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10 Reasons To Let Go Of People Who Choose To Leave Your Life

10 Reasons To Let Go Of People Who Choose To Leave Your Life
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Why is it so much easier to let go of people we chose to let go of, but find it so much harder to let go of people who chose to leave our lives? Could it be something to do with the fact, that when we make that decision, we are in control, but that control is taken from us by another when they go, and there is little we can do about it?

Lets break things down a little and look at the reasons first why we need to let go of people and secondly why people chose to leave our life in the first place.

1. Because it is not always about us.

Sometimes it is about them, when they walk out, and what they need to get from life and for their personal happiness and well being. We are not center of the universe for anyone’s life except our own!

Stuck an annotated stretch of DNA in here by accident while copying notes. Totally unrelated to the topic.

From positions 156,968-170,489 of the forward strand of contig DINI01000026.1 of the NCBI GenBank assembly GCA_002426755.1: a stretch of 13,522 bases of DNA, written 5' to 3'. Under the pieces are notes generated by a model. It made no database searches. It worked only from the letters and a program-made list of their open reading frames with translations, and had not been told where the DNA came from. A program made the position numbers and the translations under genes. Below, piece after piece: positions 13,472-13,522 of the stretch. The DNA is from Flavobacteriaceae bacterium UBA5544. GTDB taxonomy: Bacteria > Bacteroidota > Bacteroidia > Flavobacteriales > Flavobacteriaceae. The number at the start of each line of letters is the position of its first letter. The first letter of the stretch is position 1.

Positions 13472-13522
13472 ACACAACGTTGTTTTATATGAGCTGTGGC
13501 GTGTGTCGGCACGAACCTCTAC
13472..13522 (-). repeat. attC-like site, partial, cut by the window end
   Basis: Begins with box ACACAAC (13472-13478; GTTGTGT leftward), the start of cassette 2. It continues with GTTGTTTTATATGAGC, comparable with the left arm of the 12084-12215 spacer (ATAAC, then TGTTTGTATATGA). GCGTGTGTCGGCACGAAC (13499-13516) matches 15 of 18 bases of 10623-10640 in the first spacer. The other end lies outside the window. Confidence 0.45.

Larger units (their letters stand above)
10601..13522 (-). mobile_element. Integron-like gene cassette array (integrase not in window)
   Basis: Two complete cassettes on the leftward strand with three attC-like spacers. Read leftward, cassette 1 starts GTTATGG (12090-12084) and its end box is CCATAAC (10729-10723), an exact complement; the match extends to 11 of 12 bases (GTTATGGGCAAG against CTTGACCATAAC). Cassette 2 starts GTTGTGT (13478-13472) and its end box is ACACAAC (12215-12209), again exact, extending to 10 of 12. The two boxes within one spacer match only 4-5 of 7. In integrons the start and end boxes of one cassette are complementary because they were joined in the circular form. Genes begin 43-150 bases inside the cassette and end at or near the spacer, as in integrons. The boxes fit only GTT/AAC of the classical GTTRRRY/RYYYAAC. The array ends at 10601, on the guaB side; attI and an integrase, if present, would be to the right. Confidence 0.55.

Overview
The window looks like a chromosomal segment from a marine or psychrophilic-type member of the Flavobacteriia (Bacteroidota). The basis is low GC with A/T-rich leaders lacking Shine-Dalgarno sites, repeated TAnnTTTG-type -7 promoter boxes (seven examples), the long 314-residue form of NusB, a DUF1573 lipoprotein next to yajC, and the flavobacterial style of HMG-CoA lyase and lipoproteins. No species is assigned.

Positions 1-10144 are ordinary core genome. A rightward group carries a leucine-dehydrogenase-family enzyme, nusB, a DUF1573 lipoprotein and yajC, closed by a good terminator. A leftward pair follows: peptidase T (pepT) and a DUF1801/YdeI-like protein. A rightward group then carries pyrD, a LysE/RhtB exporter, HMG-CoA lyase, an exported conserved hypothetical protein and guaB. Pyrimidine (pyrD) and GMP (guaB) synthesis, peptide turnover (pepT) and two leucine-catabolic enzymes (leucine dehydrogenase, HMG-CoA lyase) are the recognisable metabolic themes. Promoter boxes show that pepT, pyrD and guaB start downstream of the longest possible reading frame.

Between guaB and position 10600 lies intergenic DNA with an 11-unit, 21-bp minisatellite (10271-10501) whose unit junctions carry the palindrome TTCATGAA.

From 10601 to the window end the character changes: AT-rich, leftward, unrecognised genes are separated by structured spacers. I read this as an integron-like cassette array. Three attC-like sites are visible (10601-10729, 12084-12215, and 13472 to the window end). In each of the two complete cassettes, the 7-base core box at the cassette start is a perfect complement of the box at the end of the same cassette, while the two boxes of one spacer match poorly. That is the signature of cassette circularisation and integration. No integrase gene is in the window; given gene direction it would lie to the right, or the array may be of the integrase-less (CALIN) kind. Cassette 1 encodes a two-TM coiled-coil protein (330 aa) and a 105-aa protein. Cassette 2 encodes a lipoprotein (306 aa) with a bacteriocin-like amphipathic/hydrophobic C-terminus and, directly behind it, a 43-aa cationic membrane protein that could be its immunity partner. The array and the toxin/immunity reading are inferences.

We all want different things in our lives no matter how compatible we may be, or how well we get on. When someone recognizes a strong need or desire that grows, or doesn’t fade, and they feel they cannot fulfill that passion or desire they have, while being with you, then they must ultimately leave or  live resenting you.

Is that what you really want for you or for them? Do you now see why you need to let go of people who chose to leave your life?

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Sometimes it may be a new career, a place they have always wanted to live, something they want to do, but to do it alone and not have to commit to a time frame or to being with a person. This really is about them and not you, so let them go, so they can be fulfilled. Go find something that will fire you up and inspire you in the same way.

2. Because some relationships are toxic.

Can I put it any more simply than that? It will either be detrimental for one person (you) even if you were prepared to hang in there, keep hoping that things would change, or was it detrimental for the other person and they  realized that and left.

Or was your relationship detrimental for both parties? Where any part of a relationship is toxic, it is not a good place to be for either person. Being with a manipulative, controlling, jealous or abusive partner are examples of a toxic relationship.

Don’t expect them to change and stop making excuses for them. It doesn’t change a thing. Let them go.